The last week or so it’s all been about performance. On May 17th I read some stories at the All Ears Listening Club in Ilkley, alongside Andrea Hardaker and David Hesmondhalgh. At first it seemed quite daunting – a couple of rooms of music enthusiasts had gathered for their regular fix and we were not there to give them those kind of sounds. The music was loud and the conversations were louder. I fell silent as I felt every word I tried to bellow scorching my throat, and I had a sudden fear of standing up to read later and simply croaking. Then eventually the three of us were introduced and it was absolute hear-a-pin-drop quiet, so fast that I was looking for the mute button someone in charge had clearly pressed. All eyes (and ears) on us, and no-one knowing quite what to expect. I read four pieces with some kind of musical connection (you can listen to Summer of ’96 here, you might already have read it at the Fiction Pool. You can read The Lesson at Ellipsis Zine, too) and they seemed to go down well. We’re already talking about reading together again somewhere, maybe with musical accompaniment.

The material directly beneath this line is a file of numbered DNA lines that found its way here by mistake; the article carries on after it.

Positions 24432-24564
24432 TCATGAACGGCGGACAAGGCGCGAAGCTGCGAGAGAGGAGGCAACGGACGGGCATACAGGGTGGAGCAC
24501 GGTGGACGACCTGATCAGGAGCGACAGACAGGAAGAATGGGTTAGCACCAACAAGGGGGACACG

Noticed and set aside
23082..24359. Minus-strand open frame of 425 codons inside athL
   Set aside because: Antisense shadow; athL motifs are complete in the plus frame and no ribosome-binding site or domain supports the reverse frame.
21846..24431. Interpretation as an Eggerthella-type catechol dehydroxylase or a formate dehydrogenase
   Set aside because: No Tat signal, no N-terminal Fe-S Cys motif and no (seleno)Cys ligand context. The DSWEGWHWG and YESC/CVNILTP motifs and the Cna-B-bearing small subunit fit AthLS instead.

Last weekend Alice Courvoisier and I sat down to plan the order of the York Festival of Ideas event we’re doing with Alice’s friend Carolyn in a couple of weeks. I guess it’s largely the history and philosophy of science (mainly physics, because that’s what we collectively know the most about). It’s on June 14th and tickets are free.

As if that wasn’t enough, Ilkley Writers (or some of us anyway: Jane Cameron, Emily Devane, Andrea Hardaker, David Knight-Croft, Patrick McGuckin, Rosalind York and me) are reading at the Purple Room event at the Wheatley Arms in Ben Rhydding on June 28th 8-10pm (tickets £5 on the door). We’ve been paired with Lisa Marie Glover and there should be four sets (two music, two spoken word) over the course of the evening. Just as long as I don’t lose my voice over the next month…